New act on migration authorities’ processing of personal data to bring clarity and underline legal protection
The various provisions on the processing of personal data by authorities dealing with migration matters will be brought together in a new act. The Government submitted the bill for approval on Thursday 20 August. The President of the Republic is to approve the bill on Friday. The act will then enter into force on 1 September.
The new act will replace the old Act on the Register of Aliens, which is more than 20 years old, and will complement the provisions of the EU Data Protection Regulation, the Finnish Data Protection Act, the Act on the Processing of Personal Data in Criminal Matters and in Connection with Maintaining National Security, and the Act on Information Management in Public Administration. The new act will also incorporate other provisions concerning the processing of personal data laid down in other acts that apply to the migration authorities. In this way, the provisions concerning the processing of personal data will be clarified both from the perspective of the party applying the law and the rights of the data subject.
The purpose of the reform is to ensure that the constitutional requirement to regulate the protection of personal data by law is met in an appropriate manner by the migration authorities. The Act on the Register of Aliens, adopted in 1998, does not currently meet the requirements for digitalisation, for example. This complex issue has been resolved in a way that takes into account the views of the Constitutional Law Committee, the requirements of EU data protection legislation and the operating environment of the migration authorities.
There are a number of authorities that deal with migration matters. The new act on migration authorities’ processing of personal data will apply to the processing of personal data in the activities of, for example, the Finnish Immigration Service, reception centres and detention units, as well as the police, the Finnish Security and Intelligence Service, the Border Guard, Customs, the Foreign Service, Employment and Economic Development Offices (TE Offices) and the Centres for Economic Development, Transport and the Environment (ELY Centres). These authorities act as data controllers responsible for the data.
General legislation needed for automated decision-making
During parliamentary consideration, the proposal for automated individual decisions was removed from the bill. The Ministry of the Interior also considered that provisions could not, in the end, be given on the automated procedure in this context.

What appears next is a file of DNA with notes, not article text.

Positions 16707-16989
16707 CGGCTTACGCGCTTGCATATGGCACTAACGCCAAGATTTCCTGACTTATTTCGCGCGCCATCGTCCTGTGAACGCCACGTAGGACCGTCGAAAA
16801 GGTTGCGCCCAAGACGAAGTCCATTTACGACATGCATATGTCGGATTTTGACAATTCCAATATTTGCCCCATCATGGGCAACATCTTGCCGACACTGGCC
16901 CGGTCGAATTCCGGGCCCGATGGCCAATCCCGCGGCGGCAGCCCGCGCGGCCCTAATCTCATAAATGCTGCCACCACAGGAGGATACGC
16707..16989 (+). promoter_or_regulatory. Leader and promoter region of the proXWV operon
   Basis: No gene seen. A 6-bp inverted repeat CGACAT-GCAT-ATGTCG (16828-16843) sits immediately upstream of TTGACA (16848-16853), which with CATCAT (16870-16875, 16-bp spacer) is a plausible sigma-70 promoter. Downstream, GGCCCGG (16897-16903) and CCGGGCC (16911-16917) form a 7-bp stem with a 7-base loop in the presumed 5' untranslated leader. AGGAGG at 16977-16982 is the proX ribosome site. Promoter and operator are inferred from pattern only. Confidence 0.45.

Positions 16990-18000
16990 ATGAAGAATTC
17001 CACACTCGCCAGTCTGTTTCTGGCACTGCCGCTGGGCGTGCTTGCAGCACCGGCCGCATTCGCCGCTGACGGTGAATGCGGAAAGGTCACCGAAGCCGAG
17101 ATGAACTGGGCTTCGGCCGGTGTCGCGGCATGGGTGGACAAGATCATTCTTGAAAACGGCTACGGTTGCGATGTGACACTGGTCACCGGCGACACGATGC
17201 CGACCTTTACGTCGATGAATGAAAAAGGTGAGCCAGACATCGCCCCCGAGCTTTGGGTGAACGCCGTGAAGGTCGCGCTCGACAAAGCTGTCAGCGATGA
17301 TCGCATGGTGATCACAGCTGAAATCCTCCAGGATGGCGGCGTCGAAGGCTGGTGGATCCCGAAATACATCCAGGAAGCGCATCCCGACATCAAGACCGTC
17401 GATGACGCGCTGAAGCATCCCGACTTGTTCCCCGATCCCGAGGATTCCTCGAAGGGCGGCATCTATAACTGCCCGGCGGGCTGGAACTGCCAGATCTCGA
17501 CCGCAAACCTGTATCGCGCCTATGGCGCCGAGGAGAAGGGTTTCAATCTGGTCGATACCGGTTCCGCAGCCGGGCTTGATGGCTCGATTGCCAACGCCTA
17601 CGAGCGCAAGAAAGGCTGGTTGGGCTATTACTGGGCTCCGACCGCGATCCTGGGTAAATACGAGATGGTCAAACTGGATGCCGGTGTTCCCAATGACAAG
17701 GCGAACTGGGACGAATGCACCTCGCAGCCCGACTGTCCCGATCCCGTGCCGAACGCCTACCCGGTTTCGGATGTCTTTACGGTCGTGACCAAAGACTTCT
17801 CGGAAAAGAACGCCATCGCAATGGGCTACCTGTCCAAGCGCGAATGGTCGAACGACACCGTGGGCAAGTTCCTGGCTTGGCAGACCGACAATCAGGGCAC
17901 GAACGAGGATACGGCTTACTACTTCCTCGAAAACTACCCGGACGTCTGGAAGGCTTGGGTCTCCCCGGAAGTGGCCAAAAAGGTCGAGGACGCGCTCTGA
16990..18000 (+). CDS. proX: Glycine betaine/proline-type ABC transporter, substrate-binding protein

The aim of the proposal had been to allocate the limited resources of the Finnish Immigration Service in such a way that simpler matters could be resolved as efficiently as possible. However, this would involve difficult legal issues that should be resolved through general legislation. The Ministry of Justice has begun preparations for the drafting of general legislation.
Secrecy provisions brought together in the Act on the Openness of Government Activities
With the new act, provisions on secrecy that apply to the migration authorities will be only those that are laid down in the Act on the Openness of Government Activities. Until now, the Act on the Register of Aliens, which is to be repealed by the new act, has also included secrecy provisions.
In future, the possibility of harm or inconvenience caused by the publication of a document will no longer serve as grounds for the secrecy of the document. Under the current Act on the Openness of Government Activities, there will be grounds for secrecy if the safety of the person concerned or of his or her friends or family is at risk. The migration authorities will also continue to apply certain other grounds for secrecy laid down in the Act on the Openness of Government Activities. For example, personal health data are always confidential.
When the reform was being prepared, the aim was to keep the secrecy provisions that apply to the migration authorities unchanged as far as possible. However, the Constitutional Law Committee stated that secrecy at the former level was incompatible with the principle of public access to official documents, as there are information needs involved that are justified in terms of this principle. These relate, among other things, to opportunities for public debate and exchange of views, assessment of the implementation of good governance and legal protection, and monitoring of the use of public funds.
Tuuli Tuunanen, Senior Specialist, tel. +358 295 488 658, [email protected]